This article was originally published in The Virtuous Daughter, a magazine for young women.
What is the core of a biblical woman? We throw around the term, “Biblical Womanhood,” but what does that really mean? I think usually when we say “Biblical” womanhood, we are making a distinction between a worldview that is centered on and shaped by God and a worldview shaped by the world.
Our worldview is what we believe about origin, destiny, purpose, and morality. It answers the questions:
- Where did I come from?
- Where am I going?
- Why am I here?
- What is morally right?
As Christians, we look to the Bible for the answers to these questions. In contrast, the world seeks for answers in current cultural knowledge. This creates two very different worldviews, and consequently, two very different lifestyles.
We could spend a lot of time looking for what the Bible says specifically to or about women, and creating a philosophy of womanhood from that. It really wouldn’t be that hard for you to do a word search and find that for yourself. However, I think it is most important for you to learn to develop a biblical worldview.
A biblical worldview will shape you as a woman, no matter what life stage you are in. It will shape you as a teenager and student, and it will shape you as a thirty-something wife and mother, business owner, missionary, or whatever you become. So how can you cultivate and grow your worldview?
Be a Thinker
Cultivate your mind. Read good, intellectual books, not just fluff. Study well in school or on your own. Listen to ideas that perplex and challenge you. Dialog with people that make your mind work. When you hear sermons or sit in Bible classes, keep your mind in gear. Evaluate what you are hearing. Don’t become cynical, but learn to use discernment. When you hear things you don’t understand or aren’t sure of, dialog about that with people you can trust. Don’t just say, “Well, I don’t understand it, so it must be beyond me.”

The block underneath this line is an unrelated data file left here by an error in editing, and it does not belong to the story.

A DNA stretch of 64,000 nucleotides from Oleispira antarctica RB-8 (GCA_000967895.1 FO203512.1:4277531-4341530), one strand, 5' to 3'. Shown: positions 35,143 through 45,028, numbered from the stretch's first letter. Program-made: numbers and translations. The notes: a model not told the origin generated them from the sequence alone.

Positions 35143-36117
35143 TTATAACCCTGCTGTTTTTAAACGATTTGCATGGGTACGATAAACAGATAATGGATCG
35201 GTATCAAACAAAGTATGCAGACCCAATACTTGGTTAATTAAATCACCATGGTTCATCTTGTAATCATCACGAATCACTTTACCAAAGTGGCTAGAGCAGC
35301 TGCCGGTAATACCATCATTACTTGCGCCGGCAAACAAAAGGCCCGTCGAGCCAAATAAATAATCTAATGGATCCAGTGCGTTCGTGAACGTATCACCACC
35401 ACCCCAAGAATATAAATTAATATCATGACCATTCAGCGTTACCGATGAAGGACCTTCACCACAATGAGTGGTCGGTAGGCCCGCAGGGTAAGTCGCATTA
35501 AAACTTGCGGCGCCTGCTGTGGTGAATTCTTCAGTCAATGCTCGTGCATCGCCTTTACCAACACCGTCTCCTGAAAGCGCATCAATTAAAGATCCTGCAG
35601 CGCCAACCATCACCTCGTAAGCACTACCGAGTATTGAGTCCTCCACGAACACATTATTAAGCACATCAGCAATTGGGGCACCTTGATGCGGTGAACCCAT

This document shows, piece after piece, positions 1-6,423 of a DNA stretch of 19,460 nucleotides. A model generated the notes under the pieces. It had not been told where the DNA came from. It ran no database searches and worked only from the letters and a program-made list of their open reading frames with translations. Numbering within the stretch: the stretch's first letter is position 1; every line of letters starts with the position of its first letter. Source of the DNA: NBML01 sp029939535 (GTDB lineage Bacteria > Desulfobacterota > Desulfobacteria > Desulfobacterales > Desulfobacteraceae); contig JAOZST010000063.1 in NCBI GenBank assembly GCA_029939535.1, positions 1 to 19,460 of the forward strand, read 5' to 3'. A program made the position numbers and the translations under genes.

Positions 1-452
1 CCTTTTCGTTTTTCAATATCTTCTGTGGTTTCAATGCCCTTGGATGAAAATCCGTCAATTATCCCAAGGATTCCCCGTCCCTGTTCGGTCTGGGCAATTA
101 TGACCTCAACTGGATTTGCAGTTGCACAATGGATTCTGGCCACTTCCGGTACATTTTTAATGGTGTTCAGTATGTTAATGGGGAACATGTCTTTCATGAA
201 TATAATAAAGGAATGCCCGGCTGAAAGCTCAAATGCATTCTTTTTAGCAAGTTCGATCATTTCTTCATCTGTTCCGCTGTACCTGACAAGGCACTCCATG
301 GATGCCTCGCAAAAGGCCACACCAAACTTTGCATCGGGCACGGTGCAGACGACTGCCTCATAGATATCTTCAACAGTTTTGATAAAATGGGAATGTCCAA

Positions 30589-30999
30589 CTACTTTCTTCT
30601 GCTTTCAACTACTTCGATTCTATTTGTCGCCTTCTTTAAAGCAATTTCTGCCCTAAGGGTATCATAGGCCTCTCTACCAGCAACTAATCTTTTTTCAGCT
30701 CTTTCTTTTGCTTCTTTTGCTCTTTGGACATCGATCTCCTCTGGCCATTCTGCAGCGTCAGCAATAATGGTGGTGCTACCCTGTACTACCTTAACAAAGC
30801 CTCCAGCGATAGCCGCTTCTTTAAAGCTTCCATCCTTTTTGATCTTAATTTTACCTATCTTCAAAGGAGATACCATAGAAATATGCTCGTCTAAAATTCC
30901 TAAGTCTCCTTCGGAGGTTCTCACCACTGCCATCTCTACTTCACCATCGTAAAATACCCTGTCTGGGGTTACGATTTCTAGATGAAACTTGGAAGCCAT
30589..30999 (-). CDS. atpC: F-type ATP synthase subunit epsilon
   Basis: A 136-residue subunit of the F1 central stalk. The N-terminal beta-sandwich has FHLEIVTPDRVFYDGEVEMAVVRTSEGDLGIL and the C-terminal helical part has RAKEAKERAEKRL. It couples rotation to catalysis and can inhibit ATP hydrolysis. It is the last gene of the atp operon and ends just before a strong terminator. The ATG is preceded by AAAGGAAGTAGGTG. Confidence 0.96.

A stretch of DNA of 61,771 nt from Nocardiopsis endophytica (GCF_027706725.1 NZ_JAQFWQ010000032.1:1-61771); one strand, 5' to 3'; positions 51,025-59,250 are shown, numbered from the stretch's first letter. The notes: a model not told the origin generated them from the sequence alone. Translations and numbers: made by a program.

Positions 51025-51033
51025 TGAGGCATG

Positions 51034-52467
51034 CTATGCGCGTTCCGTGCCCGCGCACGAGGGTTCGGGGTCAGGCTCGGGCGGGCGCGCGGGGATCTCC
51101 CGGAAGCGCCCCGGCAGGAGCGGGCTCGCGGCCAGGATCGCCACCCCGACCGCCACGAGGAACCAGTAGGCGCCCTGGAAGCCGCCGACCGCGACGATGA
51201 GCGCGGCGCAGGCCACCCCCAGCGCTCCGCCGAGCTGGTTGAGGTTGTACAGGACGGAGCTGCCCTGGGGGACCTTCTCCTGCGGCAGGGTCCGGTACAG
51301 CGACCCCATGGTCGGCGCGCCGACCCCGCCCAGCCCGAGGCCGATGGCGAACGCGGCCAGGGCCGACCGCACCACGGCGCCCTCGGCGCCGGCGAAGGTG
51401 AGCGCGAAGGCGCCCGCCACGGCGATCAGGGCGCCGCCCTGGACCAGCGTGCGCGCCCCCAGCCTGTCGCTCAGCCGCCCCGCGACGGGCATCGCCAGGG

We’re talking about shaping a Biblical worldview, so remember to evaluate what you are hearing, reading, and seeing. What humans say is never perfect, but we can always trust God’s word to be true. If there is a contradiction or someone is wrong, it is not the Bible. With this in mind, we can learn from others that believe differently than we do.
Dig into the Bible and find out what it says for yourself. Learn to use resources like concordances, interlinear Bibles, and commentaries. Biblehub.com has many resources for free, and they are very easy to use. Don’t just focus on certain passages, study whole books. The passages on womanhood are very helpful, but the rest of the Bible is equally important to us as women. For instance, Colossians 3 talks to everyone, male and female, but has huge ramifications for myself as a woman, in ways that are different than if I were a man.
Why is this so important? Your worldview will shape who you become. You can do the “right” things for Christian women to do, without having a Biblical worldview. However, if you do the things that make you different just because your church, parents, or peers tell you that this is right, ultimately you will leave it behind. However, if you choose to be a different woman because you have deep convictions and an unshakeable faith in Jesus, you will have the courage to remain countercultural. So be a thinker! Open your heart and mind to Jesus, and let him shape your worldview and your womanhood.
Total Truth by Nancy Pearcey
Anything written by Francis and Edith Schaeffer—Edith also has some books on womanhood.
The Reason for God by Timothy Kellar – This book has some things I disagree with in regards to creation, but is still beneficial.
Think by John Piper
Kay Arthur has many books and study guides using the Inductive Bible Study method.
SheReadsTruth.com has a free daily devotional and reading plan to get you started.
The SOAP Bible Study method is easy and good—an internet search will give you the basics and many free resources.
Fierce Women by Kimberly Wagner